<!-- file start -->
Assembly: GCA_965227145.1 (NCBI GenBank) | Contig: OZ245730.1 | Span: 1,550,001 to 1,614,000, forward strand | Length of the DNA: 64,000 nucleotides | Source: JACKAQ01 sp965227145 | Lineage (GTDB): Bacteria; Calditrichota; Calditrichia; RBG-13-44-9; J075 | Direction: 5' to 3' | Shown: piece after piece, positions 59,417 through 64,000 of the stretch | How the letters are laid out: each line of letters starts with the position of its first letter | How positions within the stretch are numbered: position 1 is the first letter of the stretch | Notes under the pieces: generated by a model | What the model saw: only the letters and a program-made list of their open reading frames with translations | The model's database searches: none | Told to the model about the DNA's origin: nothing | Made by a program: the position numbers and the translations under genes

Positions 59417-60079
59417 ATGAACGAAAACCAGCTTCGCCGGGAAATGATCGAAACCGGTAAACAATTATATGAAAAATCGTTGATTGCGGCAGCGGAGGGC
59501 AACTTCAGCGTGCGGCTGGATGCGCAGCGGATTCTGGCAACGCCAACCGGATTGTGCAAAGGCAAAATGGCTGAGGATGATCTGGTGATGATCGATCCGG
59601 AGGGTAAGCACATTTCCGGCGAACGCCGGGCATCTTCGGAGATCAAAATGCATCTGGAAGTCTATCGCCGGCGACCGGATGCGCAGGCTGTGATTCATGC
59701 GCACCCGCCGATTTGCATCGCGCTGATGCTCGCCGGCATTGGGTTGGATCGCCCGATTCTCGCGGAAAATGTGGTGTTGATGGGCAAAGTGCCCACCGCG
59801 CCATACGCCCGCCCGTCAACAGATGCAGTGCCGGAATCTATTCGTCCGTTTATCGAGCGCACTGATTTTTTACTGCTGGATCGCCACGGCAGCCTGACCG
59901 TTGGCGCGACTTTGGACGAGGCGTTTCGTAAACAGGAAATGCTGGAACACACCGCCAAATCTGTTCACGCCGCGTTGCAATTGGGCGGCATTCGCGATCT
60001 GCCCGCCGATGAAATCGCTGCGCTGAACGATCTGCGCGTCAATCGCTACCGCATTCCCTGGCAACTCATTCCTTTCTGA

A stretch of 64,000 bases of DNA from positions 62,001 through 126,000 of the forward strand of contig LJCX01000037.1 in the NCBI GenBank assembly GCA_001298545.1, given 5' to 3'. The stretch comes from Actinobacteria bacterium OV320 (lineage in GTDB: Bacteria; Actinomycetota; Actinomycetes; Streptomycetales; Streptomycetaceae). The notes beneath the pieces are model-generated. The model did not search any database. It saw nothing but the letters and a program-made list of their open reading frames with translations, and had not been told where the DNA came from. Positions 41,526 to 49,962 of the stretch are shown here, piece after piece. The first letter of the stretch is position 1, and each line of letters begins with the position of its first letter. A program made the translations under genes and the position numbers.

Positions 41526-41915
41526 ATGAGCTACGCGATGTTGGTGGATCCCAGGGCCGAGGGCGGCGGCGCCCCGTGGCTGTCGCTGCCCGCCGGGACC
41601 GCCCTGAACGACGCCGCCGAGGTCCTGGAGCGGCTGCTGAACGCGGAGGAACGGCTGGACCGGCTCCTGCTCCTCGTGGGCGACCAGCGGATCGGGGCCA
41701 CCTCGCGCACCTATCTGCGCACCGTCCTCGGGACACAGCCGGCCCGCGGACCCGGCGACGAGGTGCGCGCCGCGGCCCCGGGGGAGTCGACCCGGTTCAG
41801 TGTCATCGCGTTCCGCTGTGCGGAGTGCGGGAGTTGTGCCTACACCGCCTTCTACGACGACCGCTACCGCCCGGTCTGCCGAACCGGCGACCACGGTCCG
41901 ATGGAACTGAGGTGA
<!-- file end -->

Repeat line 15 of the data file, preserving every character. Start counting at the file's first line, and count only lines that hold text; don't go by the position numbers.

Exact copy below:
41801 TGTCATCGCGTTCCGCTGTGCGGAGTGCGGGAGTTGTGCCTACACCGCCTTCTACGACGACCGCTACCGCCCGGTCTGCCGAACCGGCGACCACGGTCCG